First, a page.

Mental Myopia: A Covert Enemy of Truth

Eye of Sauron Mental Myopia

The next time you’re on the road, try making out the words on distant signs. If you can do this without the aid of specially prescribed lenses, you’re a member of shrinking subset of society who don’t suffer from myopia, aka nearsightedness. This physical phenomenon, which causes many people to only be able to see objects clearly right in front of them, serves as a metaphor for the psychological phenomenon known as mental myopia, which causes people to be blind to the truths that exist beyond their immediate attention.

In the infamous “Invisible Gorilla Test”, subjects are tasked with watching a video of two groups of people bouncing basketballs and counting the number of times one of the groups passes a ball to each other. During the middle of this short video, someone dressed in a gorilla costume enters the middle of the screen, thumps their chest and walks off the screen. While an overwhelming percentage of subjects are able to accurately count the number of times the ball was passed, surprisingly, half of subjects don’t even notice the gorilla at all. When people are distracted, they become victims of mental myopia and are unable to notice interesting truths that are otherwise accessible to them.

In his classic essay, That Which is Seen, and That Which is Not Seen, Frederick Bastiat differentiates between an economist who suffers from mental myopia and one who doesn’t: “the one takes account of the visible effect; the other takes account both of the effects which are seen and also of those which it is necessary to foresee.” The immediate and visible effects of government taxing and spending are what are touted by advocates of programs such as public works, economic development projects, the arts, welfare, “nation building” and price fixing, to name a few. Roads are built, interest rates are more affordable, the arts are more accessible, we bombed some bad guys – these are what are seen. But the economist who doesn’t suffer from mental myopia will see that unintended financial (and I’ll add immoral) costs result from short-sighted policies.

Bastiat’s Broken Window allegory serves as an example of how bad economists can only see the immediate effect of a policy. A boy breaks a shopkeeper’s window. Onlookers (bad economists) attempt to console the shopkeeper by pointing out that it’s a good thing because now the glass-repairer will have a job to do. The boy, in effect, created a job! The spending and circulation of money will encourage industry, no? By this logic, the boy would be doing society a service by going around breaking as many windows as possible. What is unseen is what the shopkeeper could have done with the money required to fix the window. Perhaps he could have bought some new shoes or added a new book to his library. Regardless of how the money is transferred, the truth is, he, and by extension – society, are at a net loss by precisely one window’s worth.

Our nation’s inability to foresee unintended consequences are resulting in catastrophes such as a crushing national debt, entitlement mentality, malinvestment, blowback, and hundreds of other horrible outcomes that many don’t, or refuse to see.

Our inability to hold a broad, objective perspective combined with our tendency to judge people quickly and harshly result in unfair biases. When we learn that a historical figure is the hero, we neglect to see their faults – or if their faults are pointed out to us, we excuse them. When we learn that a historical figure is the villain, we neglect to see any good that they may have done. Likewise, in our current relationships, by honing in on someone’s wrongdoing at the expense of all else, we tend to vilify them completely. Or, under a euphoric trance or comfortable complacency, we neglect to see significant flaws that require the establishment of important boundaries.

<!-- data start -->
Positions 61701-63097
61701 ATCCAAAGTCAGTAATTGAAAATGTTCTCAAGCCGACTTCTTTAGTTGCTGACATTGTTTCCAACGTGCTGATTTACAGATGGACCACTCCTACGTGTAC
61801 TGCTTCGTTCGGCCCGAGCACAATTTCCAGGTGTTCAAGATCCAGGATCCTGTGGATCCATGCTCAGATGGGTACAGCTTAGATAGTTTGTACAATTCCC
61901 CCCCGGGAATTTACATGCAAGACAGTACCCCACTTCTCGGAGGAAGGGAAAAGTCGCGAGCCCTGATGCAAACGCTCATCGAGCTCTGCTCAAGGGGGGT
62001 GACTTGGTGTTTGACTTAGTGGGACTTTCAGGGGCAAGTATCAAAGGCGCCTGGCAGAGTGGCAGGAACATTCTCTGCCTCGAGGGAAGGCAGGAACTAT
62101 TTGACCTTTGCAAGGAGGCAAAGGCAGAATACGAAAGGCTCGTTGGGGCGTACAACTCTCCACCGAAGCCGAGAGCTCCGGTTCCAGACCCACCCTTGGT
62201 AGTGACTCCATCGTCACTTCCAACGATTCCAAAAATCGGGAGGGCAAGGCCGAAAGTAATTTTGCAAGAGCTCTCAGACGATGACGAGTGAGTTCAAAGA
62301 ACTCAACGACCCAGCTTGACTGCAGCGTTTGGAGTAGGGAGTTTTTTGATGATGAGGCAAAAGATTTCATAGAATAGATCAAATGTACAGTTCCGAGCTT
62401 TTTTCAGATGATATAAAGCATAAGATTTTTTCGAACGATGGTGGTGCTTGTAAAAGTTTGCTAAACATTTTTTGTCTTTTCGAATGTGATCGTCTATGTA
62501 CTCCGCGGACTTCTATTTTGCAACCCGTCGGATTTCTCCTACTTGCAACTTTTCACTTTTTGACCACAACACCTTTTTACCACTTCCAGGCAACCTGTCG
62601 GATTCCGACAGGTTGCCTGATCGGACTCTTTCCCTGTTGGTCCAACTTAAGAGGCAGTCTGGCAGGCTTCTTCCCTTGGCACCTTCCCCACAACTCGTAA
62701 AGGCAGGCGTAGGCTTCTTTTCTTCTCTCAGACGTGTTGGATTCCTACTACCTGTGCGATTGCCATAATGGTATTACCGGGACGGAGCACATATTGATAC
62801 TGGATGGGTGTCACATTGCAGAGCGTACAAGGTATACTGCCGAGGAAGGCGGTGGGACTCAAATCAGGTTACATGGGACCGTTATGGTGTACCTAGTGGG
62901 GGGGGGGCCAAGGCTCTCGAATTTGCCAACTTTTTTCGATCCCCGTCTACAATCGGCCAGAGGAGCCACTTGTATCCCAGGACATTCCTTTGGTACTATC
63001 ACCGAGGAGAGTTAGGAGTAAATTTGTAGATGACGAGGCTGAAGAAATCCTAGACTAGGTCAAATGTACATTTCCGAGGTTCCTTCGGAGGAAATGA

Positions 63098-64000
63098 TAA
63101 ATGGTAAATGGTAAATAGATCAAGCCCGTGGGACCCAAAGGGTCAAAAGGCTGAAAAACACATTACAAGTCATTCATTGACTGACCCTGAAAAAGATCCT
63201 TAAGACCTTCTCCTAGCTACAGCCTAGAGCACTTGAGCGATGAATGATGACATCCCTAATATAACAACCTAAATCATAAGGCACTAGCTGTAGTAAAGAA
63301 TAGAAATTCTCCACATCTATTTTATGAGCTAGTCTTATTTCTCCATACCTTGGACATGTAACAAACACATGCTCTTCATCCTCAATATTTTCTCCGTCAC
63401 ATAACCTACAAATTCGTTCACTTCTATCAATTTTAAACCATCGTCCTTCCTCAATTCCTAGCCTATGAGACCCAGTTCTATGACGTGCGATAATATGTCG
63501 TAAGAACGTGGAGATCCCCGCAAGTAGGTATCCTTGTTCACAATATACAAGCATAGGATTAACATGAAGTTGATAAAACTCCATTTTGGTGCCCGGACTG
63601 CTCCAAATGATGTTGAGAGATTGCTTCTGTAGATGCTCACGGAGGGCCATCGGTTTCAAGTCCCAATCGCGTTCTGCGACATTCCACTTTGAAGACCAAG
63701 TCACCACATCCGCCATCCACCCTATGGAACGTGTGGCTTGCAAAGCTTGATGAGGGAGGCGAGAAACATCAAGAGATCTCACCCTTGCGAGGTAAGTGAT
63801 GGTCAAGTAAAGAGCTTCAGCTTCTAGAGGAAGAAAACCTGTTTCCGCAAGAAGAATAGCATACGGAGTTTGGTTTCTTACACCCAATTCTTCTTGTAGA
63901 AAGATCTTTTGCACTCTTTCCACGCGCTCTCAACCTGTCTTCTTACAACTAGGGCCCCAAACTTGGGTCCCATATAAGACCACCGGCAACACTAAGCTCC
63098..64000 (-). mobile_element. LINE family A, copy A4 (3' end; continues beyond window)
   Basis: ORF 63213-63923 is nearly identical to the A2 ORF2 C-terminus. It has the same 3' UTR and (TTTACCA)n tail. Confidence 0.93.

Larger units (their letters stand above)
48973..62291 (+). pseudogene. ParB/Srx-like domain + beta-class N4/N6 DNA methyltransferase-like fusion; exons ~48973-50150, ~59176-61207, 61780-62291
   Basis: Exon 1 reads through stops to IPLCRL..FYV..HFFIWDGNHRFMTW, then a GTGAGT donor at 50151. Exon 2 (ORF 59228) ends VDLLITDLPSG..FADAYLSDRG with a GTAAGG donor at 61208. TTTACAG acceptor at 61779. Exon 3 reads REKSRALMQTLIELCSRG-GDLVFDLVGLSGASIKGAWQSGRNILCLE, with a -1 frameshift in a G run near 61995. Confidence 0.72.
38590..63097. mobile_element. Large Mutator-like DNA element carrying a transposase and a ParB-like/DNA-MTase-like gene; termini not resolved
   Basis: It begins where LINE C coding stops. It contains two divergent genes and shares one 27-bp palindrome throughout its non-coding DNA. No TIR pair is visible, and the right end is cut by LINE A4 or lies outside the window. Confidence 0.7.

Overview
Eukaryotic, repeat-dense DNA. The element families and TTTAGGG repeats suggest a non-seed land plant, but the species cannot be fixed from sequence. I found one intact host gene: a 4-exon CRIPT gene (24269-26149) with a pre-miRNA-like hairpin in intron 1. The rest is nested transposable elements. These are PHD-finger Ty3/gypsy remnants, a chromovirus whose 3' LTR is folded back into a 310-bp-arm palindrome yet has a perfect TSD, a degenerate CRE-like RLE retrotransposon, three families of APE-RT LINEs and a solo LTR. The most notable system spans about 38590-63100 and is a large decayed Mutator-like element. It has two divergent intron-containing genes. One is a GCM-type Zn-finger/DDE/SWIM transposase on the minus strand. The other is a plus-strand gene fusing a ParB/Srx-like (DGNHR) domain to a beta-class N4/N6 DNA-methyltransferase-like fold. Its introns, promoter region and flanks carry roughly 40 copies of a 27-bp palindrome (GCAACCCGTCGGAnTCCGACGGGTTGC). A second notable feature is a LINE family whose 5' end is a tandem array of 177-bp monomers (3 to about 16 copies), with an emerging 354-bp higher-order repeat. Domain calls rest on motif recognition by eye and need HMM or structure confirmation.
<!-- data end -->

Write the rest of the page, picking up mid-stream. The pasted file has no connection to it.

Mental myopia is often a result of our own negligence and we therefore become our own source of ignorance. External influences also prey on our mental weakness when ideas, history, current events and public figures are depicted in a one-sided, incomplete manner or, as is often the case, not depicted at all.

Rather than jeopardize their credibility by telling an outright falsehood, crafty pragmatists will use people’s mental myopia against them by shining a focal light on particular true-isms at the expense of other pertinent truths. Had they been dedicated to the whole truth, they would have shined a flood light on as many of the pertinent truths of which they were aware.

The scriptures occasionally describe some tactics of the father of lies and his followers in two separate words: “lying” and “deceiving”. Wouldn’t “lying” be a sufficient descriptor? Why specify “deceiving” as well? A way to look at it is that lies are outright falsehoods but deceptions could be true-isms meant to lead people down a wrong path. Differentiating between the notions of a lie and a deception correlates with the difference between the notions of “truth” and what is “true”. Truth encompasses pertinent context and is neither subjective nor deceptive. On the other hand, what is technically “true” may or may not be serving the whole truth. In some cases, particular facts can be crafted to mislead others from comprehending important truths. It is the “may not be serving the whole truth” part of true-isms that we need to train our brain to be watchful for.

When I was young, a friend recited to me something that he had heard – that Joseph Smith was killed breaking out of jail. This is true, from an isolated, literal perspective. But it’s also deceptive when more context is added. The truth that was left out of that statement is the part about the mob of men shooting him before, during and after he jumped out of the jail’s second story window (aka “broke out of jail”). The “true” statement made it sound like he was executed attempting to escape the law and justice. By adding pertinent context, the truth turns a fugitive to a martyr.